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Date:	Wed, 5 Dec 2007 15:26:47 -0600
From:	Matt Mackall <>
To:	Eric Dumazet <>
Cc:	Alan Cox <>, Adrian Bunk <>,
	Marc Haber <>,,
	"David S. Miller" <>
Subject: Re: Why does reading from /dev/urandom deplete entropy so much?

On Tue, Dec 04, 2007 at 07:17:58PM +0100, Eric Dumazet wrote:
> Alan Cox a ?crit :
> >>No matter what you consider as being better, changing a 12 years old and 
> >>widely used userspace interface like /dev/urandom is simply not an 
> >>option.
> >>    
> >
> >Fixing it to be more efficient in its use of entropy and also fixing the
> >fact its not actually a good random number source would be worth looking
> >at however.
> >  
> Yes, since current behavior on network irq is very pessimistic.

No, it's very optimistic. The network should not be trusted.

The distinction between /dev/random and /dev/urandom boils down to one
word: paranoia. If you are not paranoid enough to mistrust your
network, then /dev/random IS NOT FOR YOU. Use /dev/urandom. Do not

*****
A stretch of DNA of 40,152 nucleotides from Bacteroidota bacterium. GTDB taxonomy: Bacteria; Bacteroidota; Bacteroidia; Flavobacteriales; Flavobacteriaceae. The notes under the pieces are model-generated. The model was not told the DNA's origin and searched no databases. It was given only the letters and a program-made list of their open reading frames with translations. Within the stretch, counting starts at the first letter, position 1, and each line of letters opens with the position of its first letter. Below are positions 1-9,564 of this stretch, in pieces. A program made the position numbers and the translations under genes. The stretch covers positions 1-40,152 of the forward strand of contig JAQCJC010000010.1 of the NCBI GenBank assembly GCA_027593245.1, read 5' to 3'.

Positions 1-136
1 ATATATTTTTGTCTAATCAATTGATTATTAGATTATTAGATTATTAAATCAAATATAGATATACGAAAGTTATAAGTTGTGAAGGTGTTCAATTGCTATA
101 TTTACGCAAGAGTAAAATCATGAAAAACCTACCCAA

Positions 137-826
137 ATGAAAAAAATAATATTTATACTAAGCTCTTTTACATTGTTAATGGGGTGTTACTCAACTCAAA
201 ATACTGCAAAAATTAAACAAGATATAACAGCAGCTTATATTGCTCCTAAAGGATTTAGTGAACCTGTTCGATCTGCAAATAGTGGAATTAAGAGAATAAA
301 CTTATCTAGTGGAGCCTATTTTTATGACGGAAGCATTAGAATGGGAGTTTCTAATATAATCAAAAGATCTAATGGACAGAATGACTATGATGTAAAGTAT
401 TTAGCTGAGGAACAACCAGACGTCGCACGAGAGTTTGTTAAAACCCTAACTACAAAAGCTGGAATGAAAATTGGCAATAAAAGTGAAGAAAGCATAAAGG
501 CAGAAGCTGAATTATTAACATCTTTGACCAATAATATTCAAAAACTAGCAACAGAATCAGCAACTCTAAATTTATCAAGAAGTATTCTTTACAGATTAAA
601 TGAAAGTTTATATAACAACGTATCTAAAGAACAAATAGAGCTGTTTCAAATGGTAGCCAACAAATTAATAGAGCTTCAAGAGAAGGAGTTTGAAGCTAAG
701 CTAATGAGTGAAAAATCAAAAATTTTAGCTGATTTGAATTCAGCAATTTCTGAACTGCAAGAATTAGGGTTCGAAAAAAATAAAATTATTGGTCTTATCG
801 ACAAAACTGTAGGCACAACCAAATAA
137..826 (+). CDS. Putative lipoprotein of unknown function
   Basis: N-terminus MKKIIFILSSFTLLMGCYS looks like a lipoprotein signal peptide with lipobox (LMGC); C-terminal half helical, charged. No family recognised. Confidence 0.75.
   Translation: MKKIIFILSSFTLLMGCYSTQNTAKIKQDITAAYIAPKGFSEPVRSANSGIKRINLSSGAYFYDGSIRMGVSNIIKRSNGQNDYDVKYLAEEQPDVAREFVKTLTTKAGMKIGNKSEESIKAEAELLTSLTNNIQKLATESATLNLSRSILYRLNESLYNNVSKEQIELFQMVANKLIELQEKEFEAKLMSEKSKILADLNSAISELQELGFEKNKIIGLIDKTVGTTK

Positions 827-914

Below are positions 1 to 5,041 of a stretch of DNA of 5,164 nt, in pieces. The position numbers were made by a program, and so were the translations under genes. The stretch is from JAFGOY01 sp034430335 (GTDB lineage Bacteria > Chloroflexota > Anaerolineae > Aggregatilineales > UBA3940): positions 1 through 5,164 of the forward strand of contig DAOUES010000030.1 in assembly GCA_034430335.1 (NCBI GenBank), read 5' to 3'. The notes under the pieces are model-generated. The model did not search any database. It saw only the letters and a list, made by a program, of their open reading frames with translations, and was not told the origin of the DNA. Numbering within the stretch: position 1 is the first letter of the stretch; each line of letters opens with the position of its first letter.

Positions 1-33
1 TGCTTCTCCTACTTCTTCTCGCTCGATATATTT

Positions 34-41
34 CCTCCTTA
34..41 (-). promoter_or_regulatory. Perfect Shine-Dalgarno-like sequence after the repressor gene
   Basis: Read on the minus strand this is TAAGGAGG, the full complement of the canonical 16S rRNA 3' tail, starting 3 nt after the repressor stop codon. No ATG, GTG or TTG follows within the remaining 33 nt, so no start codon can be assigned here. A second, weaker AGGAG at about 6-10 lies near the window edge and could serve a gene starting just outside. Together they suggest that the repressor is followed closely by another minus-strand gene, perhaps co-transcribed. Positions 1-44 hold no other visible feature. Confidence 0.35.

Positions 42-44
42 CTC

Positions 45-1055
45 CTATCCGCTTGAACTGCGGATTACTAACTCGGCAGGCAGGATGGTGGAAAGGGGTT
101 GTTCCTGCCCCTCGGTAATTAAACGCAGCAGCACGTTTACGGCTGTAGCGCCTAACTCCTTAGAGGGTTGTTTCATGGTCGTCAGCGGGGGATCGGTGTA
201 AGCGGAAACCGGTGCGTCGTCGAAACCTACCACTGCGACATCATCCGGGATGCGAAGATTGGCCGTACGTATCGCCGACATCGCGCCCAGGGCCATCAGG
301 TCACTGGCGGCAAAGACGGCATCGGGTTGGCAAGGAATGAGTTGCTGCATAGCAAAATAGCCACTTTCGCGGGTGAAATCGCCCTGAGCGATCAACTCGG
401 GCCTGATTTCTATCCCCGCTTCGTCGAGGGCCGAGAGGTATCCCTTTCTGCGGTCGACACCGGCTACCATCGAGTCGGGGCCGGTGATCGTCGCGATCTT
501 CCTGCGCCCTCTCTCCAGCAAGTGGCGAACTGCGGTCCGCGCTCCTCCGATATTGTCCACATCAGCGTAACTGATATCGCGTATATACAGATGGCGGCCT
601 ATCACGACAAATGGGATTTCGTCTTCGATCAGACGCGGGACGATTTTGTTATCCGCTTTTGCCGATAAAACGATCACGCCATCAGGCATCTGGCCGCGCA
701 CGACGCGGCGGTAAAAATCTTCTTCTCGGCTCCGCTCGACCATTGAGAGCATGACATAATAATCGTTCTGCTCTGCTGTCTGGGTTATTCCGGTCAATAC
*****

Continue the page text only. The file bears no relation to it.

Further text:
send patches to make /dev/random less paranoid, kthxbye.

> If you have some trafic, (ie more than HZ/2  interrupts per second), 
> then add_timer_randomness() feeds
> some entropy but gives no credit (calling credit_entropy_store() with 
> nbits=0)
> This is because we take into account only the jiffies difference, and 
> not the get_cycles() that should give
> us more entropy on most plaforms.

If we cannot measure a difference, we should nonetheless assume there
is one?
> In this patch, I suggest that we feed only one u32 word of entropy, 
> combination of the previous distinct
> words (with some of them being constant or so), so that the nbits 
> estimation is less pessimistic, but also to
> avoid injecting false entropy.

Umm.. no, that's not how it works at all.

Also, for future reference, patches for /dev/random go through me, not
through Dave.

Mathematics is the supreme nostalgia of our time.
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